The foregoing is not a story which I have made up out of my head, but is something that I have known to happen, not only once, but in dozens of cases. It even occur to a wise professional athlete under certain conditions.

A long-distance specialist will enter one of these six-day affairs. For six weeks previous to the event, he will train carefully and scientifically, doing track-work, to harden his muscles, and put his heart and lungs in condition for the great test. But not once in that time will he over-do, for he is training so as to go to the starting post with immense energy in reserve. And he does! But as the contest proceeds you can see him literally fade. His small store of fat will be burnt out of him; his face gets haggard, his muscles stringy, and his bearing that of an old man. Toward the end of the sixth day of the underfeeding, lack of sleep and over-exertion have taken their toll, and he becomes a sample of utter physical exhaustion.. He forces himself to finish--win or lose ??rather that to forfeit his share of the gate money.

When the race is over he is put to bed, and sleeps and sleeps. If he wakes up, he is given nourishing food, and then he slumbers off again. When he has gotten his fill of sleep, he devotes the next few days to heavy feeding. His appetite is something to stagger you. If he weighed 160 pounds at the start of training, 150 pounds at the starting post, and 125 at the finish, it is likely that three weeks after the race he will weigh 175 or 180 pounds.

I offer that as a parallel case to that of many men who start to exercise. If you ask me what "six-day racing" has to do with strength, I will admit that it seems to be more like an endurance test; but endurance, as we have already seen, is nothing but continued strength. If you further object that a six-day racer is rarely a very strong or powerful man, I have to reply that he at least has a tremendous stock of energy; and remind you that I am now writing about the building up of reserve energy.

Let us switch to another viewpoint. It is possible for a man to make most remarkable gains in size and strength of any one set of muscles and to keep on gaining without a single setback. It is conceivable that one could increase the girth of one's upper arm from eleven to sixteen inches, vastly increase its strength, and do this without any loss of general energy, or any ill effects whatever. For if you confine your work to one part of the body, most of the beneficial effects are shown just in that part, and some of the neighboring parts; and the bodily exertion is not great.

It has been proven that vigorous movements, repeated only a few times, tend to increase both the size and strength of a muscle much more rapidly than will a violent movement repeated once; or a mild movement repeated one hundred times. Now, since there are comparatively few muscles in the upper arm it takes only a few different exercises to bring those muscles into action; and since each exercise has to be repeated a few times, it becomes possible to develop the arms to their fullest extent by exercising them only five or ten minutes every twenty-four hours. As the muscles grow bigger and stronger, the exercises will naturally become easier of performance; and then all you have to do is to increase the resistance against which the arm muscles are working; without making it necessary to make more repetitions, or to spend more time. Under such a plan, and if you do little other exercise, you can build up your arms until they are so big that when you don a bathing-suit your arms will simply dazzle the eyes of your friends. But don't forget that all you will be is a man with strong arms, not a strong man. Even the biggest arms will not enable you jump any higher, if your legs are still small and weak. Nor will they enable you to lift, or carry a lot of weight if your lower back is still weak.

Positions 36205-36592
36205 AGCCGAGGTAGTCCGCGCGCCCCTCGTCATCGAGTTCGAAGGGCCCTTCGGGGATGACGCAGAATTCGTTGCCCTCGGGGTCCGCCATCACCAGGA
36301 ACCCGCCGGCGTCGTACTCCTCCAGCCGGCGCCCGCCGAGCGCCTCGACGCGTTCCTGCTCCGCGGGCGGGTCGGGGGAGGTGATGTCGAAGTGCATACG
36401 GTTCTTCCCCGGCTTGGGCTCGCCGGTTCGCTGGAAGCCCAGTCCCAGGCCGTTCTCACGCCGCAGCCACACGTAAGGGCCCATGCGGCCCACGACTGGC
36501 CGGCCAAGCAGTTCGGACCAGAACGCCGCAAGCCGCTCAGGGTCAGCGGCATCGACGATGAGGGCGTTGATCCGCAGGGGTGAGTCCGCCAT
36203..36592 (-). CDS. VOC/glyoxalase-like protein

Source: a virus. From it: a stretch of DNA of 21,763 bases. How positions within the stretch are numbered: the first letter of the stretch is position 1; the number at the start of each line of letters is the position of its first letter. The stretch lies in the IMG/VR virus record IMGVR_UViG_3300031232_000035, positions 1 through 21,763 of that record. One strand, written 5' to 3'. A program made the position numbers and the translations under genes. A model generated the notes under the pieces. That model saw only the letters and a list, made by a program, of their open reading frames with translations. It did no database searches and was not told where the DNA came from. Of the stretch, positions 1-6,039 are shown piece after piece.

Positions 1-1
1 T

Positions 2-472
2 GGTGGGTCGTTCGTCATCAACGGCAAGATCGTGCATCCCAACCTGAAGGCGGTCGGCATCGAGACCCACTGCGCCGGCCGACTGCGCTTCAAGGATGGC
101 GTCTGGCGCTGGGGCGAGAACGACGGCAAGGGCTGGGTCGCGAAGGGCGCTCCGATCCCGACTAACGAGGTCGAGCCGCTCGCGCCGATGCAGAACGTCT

I have seen some extraordinary cases of special development built up on this one-at-a-time plan. It happens that the pectoral muscles on the front of my chest rather well developed; and apparently they attract attention, for others comment on their size and shape. They seemed to particularly impress a young pupil of mine. He asked me, "Mr. Liederman, won't you tell me how to get of pair of chest-muscles like yours?" I assured him that that was part of my job; and instructed him how to do a couple of exercises using very stout rubber cables, and along with these to practice "dipping" on the floor, and on the parallel bars -- and to take but mild work for the rest of his body.

He worked with enthusiasm and determination, and although it is only a few months since he started, he came in the other day and displayed to me the most remarkable pair of breast muscles I have ever seen. Remember that when he started his breast muscles were barely visible, whereas now when he flexes them they mount up in two huge bosses of muscle and look almost as though you had cut a football in tow lengthwise, and placed a half on his chest each side of the breast-bone.

"Dipping" -- particularly the parallel-bar variety -- is strenuous work, and employs the muscles of the upper back, the upper arms and the shoulders. But it calls particularly on the breast muscles. So I was not surprised to see that this lad's shoulders were broader than before and his arms much bigger. So thick had his breast muscles become, that they added considerably to the diameter of his chest. They made his chest very deep from front to back. His chest girth is 42 inches normal, something wonderful for a young fellow of his height.